Meek-Horton v. Trover Solutions

Social Services Law

New York Law Journal


District Judge Robert Patterson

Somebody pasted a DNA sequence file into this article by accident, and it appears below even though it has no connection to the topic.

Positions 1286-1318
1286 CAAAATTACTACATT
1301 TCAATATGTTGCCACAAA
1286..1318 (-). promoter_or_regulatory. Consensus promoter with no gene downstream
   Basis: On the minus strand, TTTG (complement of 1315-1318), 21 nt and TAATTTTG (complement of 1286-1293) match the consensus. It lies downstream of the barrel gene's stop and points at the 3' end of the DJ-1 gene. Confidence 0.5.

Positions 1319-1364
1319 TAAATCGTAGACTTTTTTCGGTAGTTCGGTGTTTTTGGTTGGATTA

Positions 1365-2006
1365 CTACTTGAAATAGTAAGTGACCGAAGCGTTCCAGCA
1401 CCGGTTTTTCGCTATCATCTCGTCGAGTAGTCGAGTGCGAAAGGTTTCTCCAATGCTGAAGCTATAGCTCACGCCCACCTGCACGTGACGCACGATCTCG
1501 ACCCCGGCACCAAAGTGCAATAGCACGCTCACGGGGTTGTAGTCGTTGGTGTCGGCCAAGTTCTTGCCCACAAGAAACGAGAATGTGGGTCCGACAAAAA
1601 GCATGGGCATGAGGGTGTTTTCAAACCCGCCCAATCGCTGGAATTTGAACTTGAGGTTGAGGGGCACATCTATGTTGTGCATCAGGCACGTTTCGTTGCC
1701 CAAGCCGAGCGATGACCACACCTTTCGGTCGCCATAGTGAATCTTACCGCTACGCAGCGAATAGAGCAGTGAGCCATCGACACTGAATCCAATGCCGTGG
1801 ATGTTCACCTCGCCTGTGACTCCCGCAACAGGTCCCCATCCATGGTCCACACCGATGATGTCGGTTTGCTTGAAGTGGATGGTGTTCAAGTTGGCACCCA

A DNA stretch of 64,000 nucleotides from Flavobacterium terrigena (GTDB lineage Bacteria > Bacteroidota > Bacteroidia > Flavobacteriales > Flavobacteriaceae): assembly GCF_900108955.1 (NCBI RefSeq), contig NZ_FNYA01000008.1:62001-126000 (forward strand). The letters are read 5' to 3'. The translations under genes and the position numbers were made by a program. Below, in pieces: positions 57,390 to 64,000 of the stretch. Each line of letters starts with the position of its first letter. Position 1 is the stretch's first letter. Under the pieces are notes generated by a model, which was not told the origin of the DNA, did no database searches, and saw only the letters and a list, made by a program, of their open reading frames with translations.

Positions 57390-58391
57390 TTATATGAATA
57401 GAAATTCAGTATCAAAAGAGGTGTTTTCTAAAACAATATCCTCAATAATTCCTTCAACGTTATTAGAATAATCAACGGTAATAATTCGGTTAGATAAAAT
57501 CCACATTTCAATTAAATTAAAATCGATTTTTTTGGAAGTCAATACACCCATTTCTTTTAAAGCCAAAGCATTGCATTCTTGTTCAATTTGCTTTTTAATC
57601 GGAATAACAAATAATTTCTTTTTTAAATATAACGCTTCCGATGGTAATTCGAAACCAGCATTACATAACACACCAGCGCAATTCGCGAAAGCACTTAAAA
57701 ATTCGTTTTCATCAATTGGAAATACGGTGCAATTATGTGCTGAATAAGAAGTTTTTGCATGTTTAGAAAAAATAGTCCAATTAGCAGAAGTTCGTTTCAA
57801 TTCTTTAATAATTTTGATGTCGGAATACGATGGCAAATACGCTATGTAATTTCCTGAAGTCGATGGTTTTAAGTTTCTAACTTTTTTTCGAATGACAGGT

Private health insurer Trover Solutions and its co-defendants administer Medicare Advantage Plans (MA Plans). They seek reimbursement for benefits paid to Meek-Horton through liens on personal injury and wrongful death settlements received from third-party tortfeasors. Like traditional Medicare, the Medicare Advantage Program—commonly called "Medicare Part C"—makes Medicare Advantage Organizations the secondary payers, and third-party entities such as insurance policies and Workers' Compensation plans, the primary payers. Claiming that defendants' reimbursement claims violate New York General Obligations Law §5-335, Meek-Horton and her co-plaintiffs sought restitution from defendant insurers, and a permanent injunction against reimbursement. Discussing Potts v. Rawlings and Uhm v. Humana, the court dismissed plaintiffs' action—removed under the Class Action Fairness Act—finding that Medicare Part C preempted GOL §5-335. In Part C, Congress expressly preempted all but a limited number of state laws. Given that GOL§5-335, the sole basis for plaintiffs' claims, was expressly preempted by federal law and agency regulation, plaintiffs' lawsuit contained no claims on which relief could be granted.

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